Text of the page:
Blog

Your Education Road Map

Politics K-12®

ESSA. Congress. State chiefs. School spending. Elections. Education Week reporters keep watch on education policy and politics in the nation’s capital and in the states. Read more from this blog.

Education

35 States Plus D.C. Apply for Race to Top, Round 2

By Michele McNeil — June 01, 2010 2 min read
  • Save to favorites
  • Print

With $3.4 billion left in the Race to the Top hopper and states facing dire financial straits, 35 states plus the District of Columbia have thrown their hats into the ring for what may be the last round of the Obama administration’s signature education-reform competition.

First-time applicants are Maine, Maryland, Mississippi, Montana, Nevada, and Washington, and will join other big-league competitors who were finalists in round one, such as Florida, Georgia, Louisiana, and Massachusetts. The number of round-two competitors is lower than in round one, which saw 40 states plus the District of Columbia apply. Of course, round-one winners Delaware and Tennessee didn’t apply in this round.

Here’s who did not apply by today’s 4:30 p.m. deadline for applying in round two: Alaska, Idaho, Indiana, Kansas, Minnesota, North Dakota, Oregon, South Dakota, Texas, Vermont, Virginia, West Virginia, and Wyoming.

The reasons for not applying are as diverse as the states themselves. Indiana’s efforts broke down amid a bitter feud between State Superintendent of Public Instruction Tony Bennett and the state teacher’s union. Minnesota encountered similar issues. Texas thinks it’s already at the top.

Texas is one of four states that chose to entirely sit out the Race to the Top, as they didn’t apply in either round of the $4 billion competition. The others are: Alaska, North Dakota, and Vermont.

For round two, U.S. Secretary of Education Arne Duncan has said there will be 10 to 15 winners after Delaware and Tennessee scooped up $600 million between them to win in the first round in March.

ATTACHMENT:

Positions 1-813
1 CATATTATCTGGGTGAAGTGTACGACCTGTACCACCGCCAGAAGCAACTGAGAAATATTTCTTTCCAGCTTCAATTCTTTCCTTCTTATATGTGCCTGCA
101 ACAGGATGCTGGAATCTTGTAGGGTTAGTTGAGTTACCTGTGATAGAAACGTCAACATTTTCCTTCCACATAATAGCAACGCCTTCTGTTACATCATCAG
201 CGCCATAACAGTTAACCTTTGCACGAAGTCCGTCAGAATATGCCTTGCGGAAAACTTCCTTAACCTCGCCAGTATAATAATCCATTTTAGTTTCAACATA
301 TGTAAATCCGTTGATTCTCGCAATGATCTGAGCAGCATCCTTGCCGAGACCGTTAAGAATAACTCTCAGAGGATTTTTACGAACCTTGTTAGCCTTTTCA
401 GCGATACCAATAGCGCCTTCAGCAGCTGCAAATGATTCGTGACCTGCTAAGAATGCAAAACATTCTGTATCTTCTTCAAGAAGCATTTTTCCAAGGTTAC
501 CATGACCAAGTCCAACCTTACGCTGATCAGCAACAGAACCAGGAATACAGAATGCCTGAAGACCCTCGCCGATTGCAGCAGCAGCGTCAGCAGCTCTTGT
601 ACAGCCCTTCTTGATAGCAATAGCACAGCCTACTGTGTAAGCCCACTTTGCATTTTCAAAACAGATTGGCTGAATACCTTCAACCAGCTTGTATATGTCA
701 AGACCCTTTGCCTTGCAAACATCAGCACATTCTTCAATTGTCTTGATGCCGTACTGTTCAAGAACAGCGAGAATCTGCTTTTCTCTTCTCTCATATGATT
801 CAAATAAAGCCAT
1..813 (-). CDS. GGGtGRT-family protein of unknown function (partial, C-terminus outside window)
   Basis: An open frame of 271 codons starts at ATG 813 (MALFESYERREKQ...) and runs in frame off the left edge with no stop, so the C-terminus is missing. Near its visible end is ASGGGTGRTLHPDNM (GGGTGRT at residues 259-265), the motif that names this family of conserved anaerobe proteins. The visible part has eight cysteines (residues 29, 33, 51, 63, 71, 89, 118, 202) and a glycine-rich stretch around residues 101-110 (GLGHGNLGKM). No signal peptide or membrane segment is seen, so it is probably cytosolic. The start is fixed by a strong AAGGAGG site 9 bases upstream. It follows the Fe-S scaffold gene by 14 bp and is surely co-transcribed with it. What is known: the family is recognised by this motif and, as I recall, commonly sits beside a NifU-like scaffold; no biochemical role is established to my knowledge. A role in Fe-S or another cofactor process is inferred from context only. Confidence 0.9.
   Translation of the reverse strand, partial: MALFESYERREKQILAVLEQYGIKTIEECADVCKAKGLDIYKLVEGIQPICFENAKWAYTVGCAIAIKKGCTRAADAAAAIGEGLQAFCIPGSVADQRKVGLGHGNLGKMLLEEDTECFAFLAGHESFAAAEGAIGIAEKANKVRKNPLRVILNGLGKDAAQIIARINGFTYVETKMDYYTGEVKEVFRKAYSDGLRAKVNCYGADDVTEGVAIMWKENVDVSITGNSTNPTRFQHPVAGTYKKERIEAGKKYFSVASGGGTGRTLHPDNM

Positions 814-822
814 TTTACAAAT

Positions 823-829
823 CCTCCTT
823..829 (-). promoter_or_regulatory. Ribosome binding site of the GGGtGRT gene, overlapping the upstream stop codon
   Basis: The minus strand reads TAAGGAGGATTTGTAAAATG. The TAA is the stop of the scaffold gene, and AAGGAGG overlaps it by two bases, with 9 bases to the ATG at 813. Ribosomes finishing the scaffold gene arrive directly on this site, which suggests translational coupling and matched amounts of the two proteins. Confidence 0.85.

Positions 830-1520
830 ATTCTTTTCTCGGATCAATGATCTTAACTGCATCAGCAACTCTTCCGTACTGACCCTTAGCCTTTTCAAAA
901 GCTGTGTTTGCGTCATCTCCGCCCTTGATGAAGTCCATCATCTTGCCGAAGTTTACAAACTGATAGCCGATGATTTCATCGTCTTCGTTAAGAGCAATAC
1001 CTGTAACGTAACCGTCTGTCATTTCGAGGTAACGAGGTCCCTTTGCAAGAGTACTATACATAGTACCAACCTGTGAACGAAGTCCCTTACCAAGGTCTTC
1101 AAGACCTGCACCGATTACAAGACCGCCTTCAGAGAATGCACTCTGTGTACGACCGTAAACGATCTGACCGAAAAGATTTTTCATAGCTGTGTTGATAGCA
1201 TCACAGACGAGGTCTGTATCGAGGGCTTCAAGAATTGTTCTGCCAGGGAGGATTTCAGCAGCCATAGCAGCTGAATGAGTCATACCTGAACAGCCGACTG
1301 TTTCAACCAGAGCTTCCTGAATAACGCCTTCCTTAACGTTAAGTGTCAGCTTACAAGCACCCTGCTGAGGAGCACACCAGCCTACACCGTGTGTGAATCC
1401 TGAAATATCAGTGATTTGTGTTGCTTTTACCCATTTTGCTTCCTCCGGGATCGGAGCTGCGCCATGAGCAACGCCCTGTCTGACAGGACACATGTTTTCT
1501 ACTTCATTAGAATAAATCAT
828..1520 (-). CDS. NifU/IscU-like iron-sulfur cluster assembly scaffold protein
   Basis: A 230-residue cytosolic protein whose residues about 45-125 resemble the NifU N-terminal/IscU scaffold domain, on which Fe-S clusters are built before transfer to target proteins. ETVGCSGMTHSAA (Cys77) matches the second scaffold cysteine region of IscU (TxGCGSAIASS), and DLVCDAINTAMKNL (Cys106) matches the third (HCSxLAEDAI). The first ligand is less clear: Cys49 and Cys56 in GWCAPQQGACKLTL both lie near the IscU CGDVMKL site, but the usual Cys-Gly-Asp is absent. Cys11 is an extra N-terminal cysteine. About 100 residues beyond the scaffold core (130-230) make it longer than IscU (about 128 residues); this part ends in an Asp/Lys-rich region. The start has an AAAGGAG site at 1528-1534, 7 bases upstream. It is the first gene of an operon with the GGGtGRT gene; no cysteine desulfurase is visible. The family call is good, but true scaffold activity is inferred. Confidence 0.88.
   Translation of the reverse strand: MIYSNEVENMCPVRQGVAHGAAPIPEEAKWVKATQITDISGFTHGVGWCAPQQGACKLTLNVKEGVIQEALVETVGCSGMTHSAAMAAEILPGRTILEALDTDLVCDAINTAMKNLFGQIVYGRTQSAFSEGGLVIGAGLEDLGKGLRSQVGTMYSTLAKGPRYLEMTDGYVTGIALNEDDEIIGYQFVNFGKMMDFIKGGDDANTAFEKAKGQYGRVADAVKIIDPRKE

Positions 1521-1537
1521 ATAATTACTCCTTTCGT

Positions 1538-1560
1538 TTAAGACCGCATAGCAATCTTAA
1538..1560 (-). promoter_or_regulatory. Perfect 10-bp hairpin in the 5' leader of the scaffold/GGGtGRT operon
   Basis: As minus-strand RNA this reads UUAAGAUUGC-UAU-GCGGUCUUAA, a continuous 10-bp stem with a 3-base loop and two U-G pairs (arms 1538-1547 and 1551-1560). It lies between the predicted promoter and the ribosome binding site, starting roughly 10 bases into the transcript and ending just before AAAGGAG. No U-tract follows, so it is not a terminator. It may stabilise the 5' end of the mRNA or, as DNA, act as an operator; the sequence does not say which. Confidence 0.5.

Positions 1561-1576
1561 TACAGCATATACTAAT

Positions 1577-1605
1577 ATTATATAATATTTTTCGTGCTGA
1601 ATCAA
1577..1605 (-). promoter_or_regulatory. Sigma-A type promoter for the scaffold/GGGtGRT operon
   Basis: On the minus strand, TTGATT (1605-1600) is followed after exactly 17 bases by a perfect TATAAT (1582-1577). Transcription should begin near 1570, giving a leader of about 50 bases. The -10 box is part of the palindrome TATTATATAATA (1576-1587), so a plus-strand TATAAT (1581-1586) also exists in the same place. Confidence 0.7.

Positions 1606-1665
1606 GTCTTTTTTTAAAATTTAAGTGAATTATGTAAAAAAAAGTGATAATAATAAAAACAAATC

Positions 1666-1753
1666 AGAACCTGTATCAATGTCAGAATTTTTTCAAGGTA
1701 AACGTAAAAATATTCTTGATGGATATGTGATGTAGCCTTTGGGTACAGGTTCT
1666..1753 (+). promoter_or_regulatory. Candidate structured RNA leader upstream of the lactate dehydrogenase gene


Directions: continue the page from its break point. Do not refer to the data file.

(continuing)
Based on the 500-point scoring system and characteristics of the two states that won the first time, it seems the winners in the second round will have to have buy-in from a significant proportion of their state’s school districts and unions, will have made changes to their laws to more closely tie teacher evaluations to student performance, and will have strong charter school laws.

If Congress does not reauthorize Race to the Top after the economic-stimulus program runs its course, as the Obama administration has asked it to do, this could be the last mad dash for a significant sum of discretionary federal money.

Now that the applications are in, the Education Department has said that finalists will be notified the week of July 26, with in-person presentations before the peer reviewers in Washington scheduled for the week of Aug. 9. Winners will be announced at the end of August or early September.

Events

Classroom Technology Webinar How Pandemic Tech Is (and Is Not) Transforming K-12 Schools
The COVID-19 pandemic—and the resulting rise in virtual learning and big investments in digital learning tools— helped educators propel their technology skills to the next level. Teachers have become more adept at using learning management
This content is provided by our sponsor. It is not written by and does not necessarily reflect the views of Education Week's editorial staff.
Sponsor
Student Well-Being Webinar
Building Teacher Capacity for Social-Emotional Learning
Set goals that support adult well-being and social-emotional learning: register today!


Content provided by Panorama
Jobs October 2021 Virtual Career Fair for Teachers and K-12 Staff
Find teaching jobs and other jobs in K-12 education at the EdWeek Top School Jobs virtual career fair.

EdWeek Top School Jobs

Teacher Jobs